Thune: We're trying to convince Tommy Tuberville not to object to the election results on January 6

I guess Trump warning him that his political career is over didn’t have the desired effect.

McConnell and the GOP leadership can and will try to talk Tuberville out of objecting but the effort is doomed. Even if Tuberville stands down, some other populist in the chamber will break ranks and do it. It’s a simple matter of incentives. Without any objections from the Senate, there’ll be no floor debate about election irregularities and no floor vote on whether to accept a particular state’s election results in either chamber. Dozens of House Republicans are preparing floor speeches about vote-rigging conspiracies — but they won’t get a chance to deliver them unless and until at least one senator objects.

Imagine if no one does and this whole grievance parade ends up being canceled. Who’ll be blamed by MAGA Nation in that scenario? Why, the populists will. Tuberville, Ted Cruz, Rand Paul, Tom Cotton, Josh Hawley, Marsha Blackburn, new guy Bill Hagerty: Trump fans will demand to know why not a single one spoke up in the president’s defense by objecting when they had the chance. It’s the ultimate loyalty test and they’ll each have failed, probably ending their chances of winning a future presidential primary.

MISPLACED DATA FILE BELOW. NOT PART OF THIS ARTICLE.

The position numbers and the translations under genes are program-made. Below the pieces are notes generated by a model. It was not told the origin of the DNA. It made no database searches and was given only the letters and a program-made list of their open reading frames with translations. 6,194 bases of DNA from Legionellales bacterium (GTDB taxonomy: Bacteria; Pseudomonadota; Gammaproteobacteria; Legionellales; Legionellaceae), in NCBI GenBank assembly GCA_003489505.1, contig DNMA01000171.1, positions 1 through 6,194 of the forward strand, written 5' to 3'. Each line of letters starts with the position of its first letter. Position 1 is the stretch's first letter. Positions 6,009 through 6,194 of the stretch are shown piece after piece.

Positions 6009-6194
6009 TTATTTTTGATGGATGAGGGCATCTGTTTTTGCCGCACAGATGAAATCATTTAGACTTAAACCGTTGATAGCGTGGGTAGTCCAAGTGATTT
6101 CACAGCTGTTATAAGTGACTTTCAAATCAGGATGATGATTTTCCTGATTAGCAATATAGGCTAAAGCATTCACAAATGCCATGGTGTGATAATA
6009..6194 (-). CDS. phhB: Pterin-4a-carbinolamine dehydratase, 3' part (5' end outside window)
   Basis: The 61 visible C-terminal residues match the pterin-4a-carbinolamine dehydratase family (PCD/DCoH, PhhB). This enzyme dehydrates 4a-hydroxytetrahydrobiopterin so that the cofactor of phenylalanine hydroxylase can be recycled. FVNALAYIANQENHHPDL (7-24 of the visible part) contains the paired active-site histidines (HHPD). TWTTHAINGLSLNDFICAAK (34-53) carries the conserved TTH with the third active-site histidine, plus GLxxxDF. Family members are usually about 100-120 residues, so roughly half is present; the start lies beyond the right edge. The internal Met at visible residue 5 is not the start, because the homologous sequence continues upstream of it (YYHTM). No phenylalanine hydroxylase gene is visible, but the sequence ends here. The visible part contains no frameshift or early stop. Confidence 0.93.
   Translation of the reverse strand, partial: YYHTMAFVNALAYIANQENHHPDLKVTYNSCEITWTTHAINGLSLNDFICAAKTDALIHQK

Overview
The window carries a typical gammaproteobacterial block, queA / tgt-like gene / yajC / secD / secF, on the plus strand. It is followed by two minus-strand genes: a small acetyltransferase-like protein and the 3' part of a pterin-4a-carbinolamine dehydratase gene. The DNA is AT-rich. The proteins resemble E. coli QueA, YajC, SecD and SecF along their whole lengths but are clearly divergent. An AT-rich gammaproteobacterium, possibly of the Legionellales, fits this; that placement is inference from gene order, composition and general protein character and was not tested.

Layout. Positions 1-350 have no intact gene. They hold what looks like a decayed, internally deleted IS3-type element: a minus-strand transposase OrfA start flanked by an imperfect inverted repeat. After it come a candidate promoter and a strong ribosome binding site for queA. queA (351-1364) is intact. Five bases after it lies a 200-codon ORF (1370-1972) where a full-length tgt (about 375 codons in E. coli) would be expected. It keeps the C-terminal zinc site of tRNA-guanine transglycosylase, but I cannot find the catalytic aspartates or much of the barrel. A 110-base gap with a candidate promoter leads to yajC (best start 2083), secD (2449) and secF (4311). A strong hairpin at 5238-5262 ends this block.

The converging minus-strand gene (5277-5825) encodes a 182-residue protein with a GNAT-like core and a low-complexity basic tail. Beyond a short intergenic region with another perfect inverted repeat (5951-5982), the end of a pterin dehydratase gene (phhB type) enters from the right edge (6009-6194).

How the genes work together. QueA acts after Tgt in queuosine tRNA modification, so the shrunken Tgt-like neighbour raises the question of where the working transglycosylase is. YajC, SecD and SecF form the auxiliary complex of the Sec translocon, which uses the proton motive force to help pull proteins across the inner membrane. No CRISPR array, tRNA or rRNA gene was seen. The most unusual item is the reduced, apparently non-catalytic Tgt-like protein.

Whereas if any one of them objects, thereby forcing a floor debate and a floor vote, blame will shift from the populists to the RINOs. Cruz and the rest can then safely vote to reject the results from various swing states in order to stay on MAGA’s good side. Trump’s ire will turn instead to those Republicans who vote to accept them, starting with McConnell and Thune but by no means ending with them. What will Marco Rubio or Mike Braun or Ron Johnson do when forced to declare themselves?

Thune told The Hill that efforts are underway to try to convince Tuberville not to speak up:

“Ultimately every senator will have to make their own decision about that but I think there will be people, yeah, reaching out him just to kind of find out” what he’s going to do, Thune said of Tuberville’s intentions about the Electoral College tally on Jan. 6.

“If nothing else, we need to kind of know the plan,” he added. “We’ll see. He’s made some public statements” about objecting to the vote.

“I’m hoping in the end that all senators will conclude that this election needs to be over with and it’s time to move on,” he said.